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7 Ways to Recycle Your Christmas Tree

December 19, 2022
Written by Aaron

If you bought a live tree for Christmas, maybe from your friends at Eising, and you’re wondering what to do with it after the holidays, we have 7 ways to recycle or upcycle it. The needles and tinsel may be falling off, and you’re probably ready to give it the “Heave Ho!”, but wait! Check out these ideas first:  

1. Create a wildlife shelter and winter interest

Let's put our Christmas trees to work in our gardens! If you have a bare spot in the yard, moving your Christmas tree outside is a great way to instantly “spruce” it up! You can leave the tree right in the stand, or prop it up on a fence, maybe even add a string of outdoor lights to enjoy on the dark winter nights coming our way. Doing this will give you something pretty to look at for sure, but more importantly, it provides additional shelter for birds and wildlife.

2. Enhance your garden soil

A live Christmas tree is 100% biodegradable. By turning it into mulch or compost it will break down and return stored nutrients back to the soil. Now that’s a win-win! And it’s easier than you may think. If you don’t have a shredder, branches can be chopped up by using good ‘ol pruning shears. Needles are full of nutrients and will also help soil from becoming dense and compacted. Using wood chips, chopped branches, and needles as a mulch is also a great way to help your garden trees stay moist and healthy during the winter. If you’re adding the needles and branches to your compost pile, be sure to add some water and mix it well with the rest of the compost. Another option is to add the chopped branches and needles to a garden path.

3. Protect your plants

There’s still a lot of winter weather ahead of us, and your tree can help protect perennials that are marginally hardy. Simply cut long branches from your Christmas tree using loppers, pruners, or a saw, and lay them over perennial plants to add insulation. The boughs will protect your plants from winter freezes and spring thaws, which could be the difference between losing a plant and seeing it grow again next year.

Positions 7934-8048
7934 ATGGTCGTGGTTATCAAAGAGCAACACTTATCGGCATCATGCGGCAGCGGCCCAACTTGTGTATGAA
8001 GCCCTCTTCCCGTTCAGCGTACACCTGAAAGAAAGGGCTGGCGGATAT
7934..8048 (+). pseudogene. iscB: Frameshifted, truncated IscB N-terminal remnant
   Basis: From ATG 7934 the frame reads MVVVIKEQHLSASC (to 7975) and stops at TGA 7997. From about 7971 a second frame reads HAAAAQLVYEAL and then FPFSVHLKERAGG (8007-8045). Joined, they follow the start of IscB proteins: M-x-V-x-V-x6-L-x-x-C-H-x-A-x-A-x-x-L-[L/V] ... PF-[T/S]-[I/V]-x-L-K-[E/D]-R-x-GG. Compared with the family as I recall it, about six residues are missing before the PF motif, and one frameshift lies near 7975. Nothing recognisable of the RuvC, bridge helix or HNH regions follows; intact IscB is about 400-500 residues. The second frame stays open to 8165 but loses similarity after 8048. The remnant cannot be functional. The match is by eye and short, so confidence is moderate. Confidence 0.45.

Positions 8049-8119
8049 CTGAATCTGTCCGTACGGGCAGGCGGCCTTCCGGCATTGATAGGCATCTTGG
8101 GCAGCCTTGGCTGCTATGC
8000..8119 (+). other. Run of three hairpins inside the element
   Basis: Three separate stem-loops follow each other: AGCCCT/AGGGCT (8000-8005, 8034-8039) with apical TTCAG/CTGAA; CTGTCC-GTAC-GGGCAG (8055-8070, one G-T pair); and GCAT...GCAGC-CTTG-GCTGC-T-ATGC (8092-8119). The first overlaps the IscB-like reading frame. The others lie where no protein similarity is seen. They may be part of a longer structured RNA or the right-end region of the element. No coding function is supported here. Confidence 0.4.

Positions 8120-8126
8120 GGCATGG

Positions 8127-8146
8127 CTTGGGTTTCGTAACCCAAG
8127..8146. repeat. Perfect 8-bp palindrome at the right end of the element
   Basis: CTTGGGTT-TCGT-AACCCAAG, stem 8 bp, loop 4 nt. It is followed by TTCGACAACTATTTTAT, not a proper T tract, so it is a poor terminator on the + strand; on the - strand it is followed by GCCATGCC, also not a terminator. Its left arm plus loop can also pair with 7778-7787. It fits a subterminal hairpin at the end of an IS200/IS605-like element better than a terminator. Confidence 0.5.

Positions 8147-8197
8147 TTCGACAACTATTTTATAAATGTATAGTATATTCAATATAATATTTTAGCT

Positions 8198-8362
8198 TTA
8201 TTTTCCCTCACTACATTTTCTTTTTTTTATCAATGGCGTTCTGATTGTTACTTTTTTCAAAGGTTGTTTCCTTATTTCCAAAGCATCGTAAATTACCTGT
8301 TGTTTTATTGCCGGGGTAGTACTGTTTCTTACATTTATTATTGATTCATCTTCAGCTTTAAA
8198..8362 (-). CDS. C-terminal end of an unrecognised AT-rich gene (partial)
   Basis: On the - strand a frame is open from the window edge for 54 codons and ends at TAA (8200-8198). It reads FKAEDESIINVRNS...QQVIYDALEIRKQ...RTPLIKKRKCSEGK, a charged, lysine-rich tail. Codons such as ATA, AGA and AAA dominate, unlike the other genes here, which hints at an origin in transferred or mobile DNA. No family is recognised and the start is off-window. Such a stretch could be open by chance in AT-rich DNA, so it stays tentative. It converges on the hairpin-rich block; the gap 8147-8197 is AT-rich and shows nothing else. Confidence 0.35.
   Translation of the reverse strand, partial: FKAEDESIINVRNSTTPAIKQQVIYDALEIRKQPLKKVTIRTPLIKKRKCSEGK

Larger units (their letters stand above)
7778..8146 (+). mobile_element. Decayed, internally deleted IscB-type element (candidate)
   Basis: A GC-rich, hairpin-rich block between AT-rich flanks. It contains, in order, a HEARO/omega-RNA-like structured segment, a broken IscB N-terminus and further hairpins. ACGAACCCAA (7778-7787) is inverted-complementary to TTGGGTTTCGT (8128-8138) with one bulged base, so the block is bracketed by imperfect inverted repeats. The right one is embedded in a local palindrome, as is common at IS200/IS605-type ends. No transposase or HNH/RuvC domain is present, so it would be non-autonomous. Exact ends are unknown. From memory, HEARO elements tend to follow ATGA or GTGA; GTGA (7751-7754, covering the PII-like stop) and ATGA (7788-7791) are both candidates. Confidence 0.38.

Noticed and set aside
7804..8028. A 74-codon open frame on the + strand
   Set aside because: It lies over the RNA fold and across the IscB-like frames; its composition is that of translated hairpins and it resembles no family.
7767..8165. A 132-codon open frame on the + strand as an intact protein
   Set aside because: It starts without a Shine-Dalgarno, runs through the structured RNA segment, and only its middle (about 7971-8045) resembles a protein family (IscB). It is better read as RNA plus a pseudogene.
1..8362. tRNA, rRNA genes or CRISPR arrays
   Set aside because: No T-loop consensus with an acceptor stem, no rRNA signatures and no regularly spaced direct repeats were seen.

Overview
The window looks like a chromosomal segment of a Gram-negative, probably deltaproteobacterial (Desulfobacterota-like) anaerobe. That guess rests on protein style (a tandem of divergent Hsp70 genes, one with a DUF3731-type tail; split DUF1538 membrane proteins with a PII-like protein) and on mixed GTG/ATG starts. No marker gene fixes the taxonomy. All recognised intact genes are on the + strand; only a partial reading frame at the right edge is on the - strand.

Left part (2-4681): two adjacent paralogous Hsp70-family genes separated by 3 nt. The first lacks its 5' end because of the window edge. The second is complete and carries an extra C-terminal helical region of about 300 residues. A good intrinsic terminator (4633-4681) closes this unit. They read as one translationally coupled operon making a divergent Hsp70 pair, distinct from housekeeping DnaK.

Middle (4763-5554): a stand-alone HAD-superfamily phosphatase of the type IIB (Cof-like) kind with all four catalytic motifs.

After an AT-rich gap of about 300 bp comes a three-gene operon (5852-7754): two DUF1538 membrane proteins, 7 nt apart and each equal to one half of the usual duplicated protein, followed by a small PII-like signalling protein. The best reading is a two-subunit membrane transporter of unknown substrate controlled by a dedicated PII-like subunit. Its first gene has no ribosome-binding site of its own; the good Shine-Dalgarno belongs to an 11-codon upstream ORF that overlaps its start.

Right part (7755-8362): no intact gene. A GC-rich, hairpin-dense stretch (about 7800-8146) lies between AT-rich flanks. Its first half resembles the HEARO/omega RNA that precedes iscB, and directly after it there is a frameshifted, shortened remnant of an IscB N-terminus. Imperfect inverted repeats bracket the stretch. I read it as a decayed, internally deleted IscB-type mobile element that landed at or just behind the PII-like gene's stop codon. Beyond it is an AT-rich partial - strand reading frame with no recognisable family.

4. Keep the fresh pine scent

Are the needles on your tree still green? Use gloves or scissors to strip them from the tree, then store the needles in paper bags to use as room fresheners. The needles can retain their scent for months to come.

5. Support for Spring

Branches make lovely natural supports for any plants that need a little propping up - like peonies for example. Once the branches are trimmed off, the trunk can be used to support vines like Morning Glories or pole beans, or by laying it on it’s side as an edge for a garden.

6. Get creative

Crafts like ornaments and coasters are a great way to upcycle a tree trunk. Be sure to let the tree completely dry first or the wood will split when you cut it into 6 to 10 millimeter thick rounds. Then get creative by painting or varnishing and drilling holes in them if you’re making ornaments. They’re attractive, practical, and make great gifts.

7. Donate it, or take it to a recycling centre

If you have no need for recycling your living tree for home use, then look for a local program to donate your tree to. For over a decade, the Royal Botanical Gardens in Hamilton has used donated Christmas trees for various stream restoration projects. More information about their programs can be found on the RBG site. Or, skip the drive to Hamilton and check for your county recycling program. In Norfolk County for example, you must drop your tree off.

What’s not on our list? Burning your tree. You definitely do not want to burn it in your fireplace as it’s creosote content makes for a sticky, sooty fireplace. It’s not recommend that you burn it outdoors either. Coniferous needles contain nitrogen and substances called terpenes which are very toxic when burned, making the smoke unsafe for anyone around your fire pit to breathe. It’s much better to do any of the things listed above, or, if you have your own wooded area or pond, you can also put your tree in either of those places to enhance the natural habitat for woodland animals or fish.

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